4 key groups to train on word of mouth ethics

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Nobody is going to put their reputation on the line to recommend you if they have any questions about your trustworthiness.

It takes a long, long time to build this level of trust — and only one dumb move to ruin it forever. As a word of mouth marketer, it’s your job to protect your brand by training these key groups on word of mouth ethics:

1. Your college recruits
2. Your agencies
3. Your independent bloggers
4. Your senior leadership

1. Your college recruits

Your junior staffers represent some of the biggest risks in getting your brand into an ethical scandal. Sure, they’re probably very familiar with social media, but what worked to promote the fraternity party or the student election campaign might not be acceptable under FTC rules and regulations. The good news: You probably already have training programs set up for new hires and can add ethics education to the regular curriculum.

2. Your agencies

The FTC has made it clear: You are responsible for the people you hire. Train your agencies on your word of mouth and social media ethics standards and require them to meet or exceed them. Frankly, your agencies should be training you on the laws and the ethics — and if they’re not, you should be concerned.

3. Your independent bloggers

Just like you’re responsible for the people you hire, the FTC has also made it clear that you are responsible for the bloggers you recruit to talk about you. Require them to disclose their relationship with you and any compensation (cash, freebies, perks, etc.) they’re receiving. And remember: Disclosure must be clear and conspicuous to the average user — and not buried in some paragraph deep on the “About Me” page.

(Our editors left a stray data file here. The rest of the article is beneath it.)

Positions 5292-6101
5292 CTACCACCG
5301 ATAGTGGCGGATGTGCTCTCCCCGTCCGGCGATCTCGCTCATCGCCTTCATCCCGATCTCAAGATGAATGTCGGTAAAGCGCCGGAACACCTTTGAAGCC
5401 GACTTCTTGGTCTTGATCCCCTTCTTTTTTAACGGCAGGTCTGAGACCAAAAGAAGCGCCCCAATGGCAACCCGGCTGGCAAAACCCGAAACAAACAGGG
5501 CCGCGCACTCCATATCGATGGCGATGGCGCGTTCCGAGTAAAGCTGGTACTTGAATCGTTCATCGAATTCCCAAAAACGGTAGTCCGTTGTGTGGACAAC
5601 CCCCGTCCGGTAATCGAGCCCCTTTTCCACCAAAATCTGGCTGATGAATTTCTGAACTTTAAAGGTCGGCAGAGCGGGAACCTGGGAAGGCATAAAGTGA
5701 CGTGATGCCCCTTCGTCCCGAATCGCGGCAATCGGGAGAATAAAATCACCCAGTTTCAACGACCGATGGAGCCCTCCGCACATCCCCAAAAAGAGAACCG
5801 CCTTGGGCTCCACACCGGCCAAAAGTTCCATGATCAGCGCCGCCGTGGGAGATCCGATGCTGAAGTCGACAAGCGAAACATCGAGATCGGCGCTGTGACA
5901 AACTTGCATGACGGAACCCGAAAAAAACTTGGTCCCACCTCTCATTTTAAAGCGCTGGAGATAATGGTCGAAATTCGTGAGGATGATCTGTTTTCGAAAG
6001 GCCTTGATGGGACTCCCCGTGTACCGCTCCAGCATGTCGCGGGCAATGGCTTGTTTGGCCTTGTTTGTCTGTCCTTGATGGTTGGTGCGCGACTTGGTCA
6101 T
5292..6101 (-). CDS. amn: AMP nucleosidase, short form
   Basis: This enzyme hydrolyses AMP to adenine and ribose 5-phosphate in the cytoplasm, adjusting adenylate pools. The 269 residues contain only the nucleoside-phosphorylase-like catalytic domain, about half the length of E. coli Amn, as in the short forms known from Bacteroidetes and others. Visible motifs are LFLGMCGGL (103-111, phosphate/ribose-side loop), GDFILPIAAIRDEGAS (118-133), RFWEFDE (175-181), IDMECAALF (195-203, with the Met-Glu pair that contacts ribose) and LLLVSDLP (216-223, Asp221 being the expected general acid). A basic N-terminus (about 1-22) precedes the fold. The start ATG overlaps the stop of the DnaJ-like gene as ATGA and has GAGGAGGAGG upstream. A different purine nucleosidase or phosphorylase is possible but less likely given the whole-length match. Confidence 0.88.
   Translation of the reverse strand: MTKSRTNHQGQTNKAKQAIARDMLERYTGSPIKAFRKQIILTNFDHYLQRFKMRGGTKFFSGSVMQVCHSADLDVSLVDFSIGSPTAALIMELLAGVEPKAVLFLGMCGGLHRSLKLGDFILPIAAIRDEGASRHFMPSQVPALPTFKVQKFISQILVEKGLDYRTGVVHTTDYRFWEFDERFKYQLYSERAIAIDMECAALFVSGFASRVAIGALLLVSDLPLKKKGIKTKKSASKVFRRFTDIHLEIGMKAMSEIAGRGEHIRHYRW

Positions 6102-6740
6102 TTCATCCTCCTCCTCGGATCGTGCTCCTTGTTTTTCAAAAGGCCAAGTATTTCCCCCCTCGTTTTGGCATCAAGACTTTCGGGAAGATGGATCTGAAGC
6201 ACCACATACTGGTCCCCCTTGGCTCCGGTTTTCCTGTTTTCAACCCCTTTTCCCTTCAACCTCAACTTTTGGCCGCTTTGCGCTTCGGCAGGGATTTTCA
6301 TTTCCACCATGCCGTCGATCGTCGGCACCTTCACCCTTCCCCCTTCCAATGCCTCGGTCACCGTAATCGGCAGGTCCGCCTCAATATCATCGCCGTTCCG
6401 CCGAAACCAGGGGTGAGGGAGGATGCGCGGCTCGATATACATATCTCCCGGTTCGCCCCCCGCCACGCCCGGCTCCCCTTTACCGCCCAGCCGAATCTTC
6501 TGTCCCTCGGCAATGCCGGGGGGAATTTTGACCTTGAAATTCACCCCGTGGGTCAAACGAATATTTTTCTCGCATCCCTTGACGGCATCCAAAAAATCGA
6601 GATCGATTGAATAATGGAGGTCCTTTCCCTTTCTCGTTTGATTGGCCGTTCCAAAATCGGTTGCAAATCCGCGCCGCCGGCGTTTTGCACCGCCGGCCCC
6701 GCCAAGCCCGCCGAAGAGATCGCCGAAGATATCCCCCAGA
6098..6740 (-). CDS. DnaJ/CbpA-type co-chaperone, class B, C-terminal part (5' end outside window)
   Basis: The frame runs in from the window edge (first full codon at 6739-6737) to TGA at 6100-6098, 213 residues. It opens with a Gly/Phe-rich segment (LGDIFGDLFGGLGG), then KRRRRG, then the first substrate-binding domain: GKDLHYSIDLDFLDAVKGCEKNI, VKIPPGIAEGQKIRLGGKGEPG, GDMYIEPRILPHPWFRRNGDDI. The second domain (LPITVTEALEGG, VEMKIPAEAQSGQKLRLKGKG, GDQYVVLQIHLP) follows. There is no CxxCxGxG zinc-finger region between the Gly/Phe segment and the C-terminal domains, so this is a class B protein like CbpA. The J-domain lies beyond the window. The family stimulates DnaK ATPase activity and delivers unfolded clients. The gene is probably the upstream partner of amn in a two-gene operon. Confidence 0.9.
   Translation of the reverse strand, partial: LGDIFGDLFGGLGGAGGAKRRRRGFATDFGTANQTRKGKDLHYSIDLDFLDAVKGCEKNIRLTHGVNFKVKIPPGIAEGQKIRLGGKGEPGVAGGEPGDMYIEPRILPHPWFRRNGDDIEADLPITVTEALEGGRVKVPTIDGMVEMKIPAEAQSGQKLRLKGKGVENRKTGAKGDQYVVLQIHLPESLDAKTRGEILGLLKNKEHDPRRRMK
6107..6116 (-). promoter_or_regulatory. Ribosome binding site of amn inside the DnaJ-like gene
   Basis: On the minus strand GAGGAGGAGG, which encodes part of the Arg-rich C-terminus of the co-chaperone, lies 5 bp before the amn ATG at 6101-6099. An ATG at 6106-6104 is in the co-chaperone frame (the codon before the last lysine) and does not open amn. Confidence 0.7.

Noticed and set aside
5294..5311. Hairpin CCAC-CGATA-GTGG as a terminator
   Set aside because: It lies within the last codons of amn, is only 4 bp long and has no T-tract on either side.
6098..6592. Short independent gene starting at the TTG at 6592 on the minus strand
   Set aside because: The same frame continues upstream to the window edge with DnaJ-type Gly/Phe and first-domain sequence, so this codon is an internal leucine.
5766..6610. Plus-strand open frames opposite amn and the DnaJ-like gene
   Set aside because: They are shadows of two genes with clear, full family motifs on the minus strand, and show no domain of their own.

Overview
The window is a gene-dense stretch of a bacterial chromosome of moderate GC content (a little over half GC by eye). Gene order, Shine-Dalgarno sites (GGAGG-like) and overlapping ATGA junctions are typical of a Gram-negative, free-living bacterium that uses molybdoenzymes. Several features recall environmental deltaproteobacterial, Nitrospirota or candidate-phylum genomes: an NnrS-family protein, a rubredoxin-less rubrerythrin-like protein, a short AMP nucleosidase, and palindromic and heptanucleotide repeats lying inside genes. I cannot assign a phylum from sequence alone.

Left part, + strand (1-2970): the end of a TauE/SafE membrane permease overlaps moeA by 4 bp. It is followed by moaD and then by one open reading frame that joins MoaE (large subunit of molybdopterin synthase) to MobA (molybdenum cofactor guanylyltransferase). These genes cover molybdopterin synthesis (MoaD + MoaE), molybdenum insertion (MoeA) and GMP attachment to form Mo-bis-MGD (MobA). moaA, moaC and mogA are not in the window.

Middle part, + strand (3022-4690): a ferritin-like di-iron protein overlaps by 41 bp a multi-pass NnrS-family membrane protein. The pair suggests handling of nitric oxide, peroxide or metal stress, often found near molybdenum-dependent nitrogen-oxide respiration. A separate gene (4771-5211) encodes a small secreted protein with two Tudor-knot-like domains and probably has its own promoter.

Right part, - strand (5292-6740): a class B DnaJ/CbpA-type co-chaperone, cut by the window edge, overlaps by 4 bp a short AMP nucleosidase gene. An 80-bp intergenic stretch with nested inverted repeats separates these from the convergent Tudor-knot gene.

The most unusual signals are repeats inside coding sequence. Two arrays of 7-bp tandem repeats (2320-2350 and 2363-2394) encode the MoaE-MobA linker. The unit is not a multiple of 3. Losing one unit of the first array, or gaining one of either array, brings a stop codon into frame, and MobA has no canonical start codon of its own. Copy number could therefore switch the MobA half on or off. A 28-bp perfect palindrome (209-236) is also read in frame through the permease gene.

4. Your senior leadership

Educate your executive leaders on the ins and outs of word of mouth and social media ethics. It’s critical to protecting brand reputation, and your training will help them in both their leadership roles and in their personal use of social tools (because just like new hires, senior execs seem to be particularly vulnerable to breaking these laws). Show them that this stuff isn’t just for the marketing or PR teams to worry about. Show them it’s something the entire company needs to be aware of.


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  1. John Wiedenheft

    A brand or company that has an established social media policy and workflow won’t have a problem with any of these steps. In my day job at my financial services company, we are slowly (but surely!) moving forward with making all employees aware of best practices and laws surrounding social media. We don’t deal much with #2 and #3, but #1 and #4 are very important for us. We’re getting there!

    Thanks for sharing!

  2. Cale Johnson

    Hey John — that’s great. Keep on fighting the good fight.

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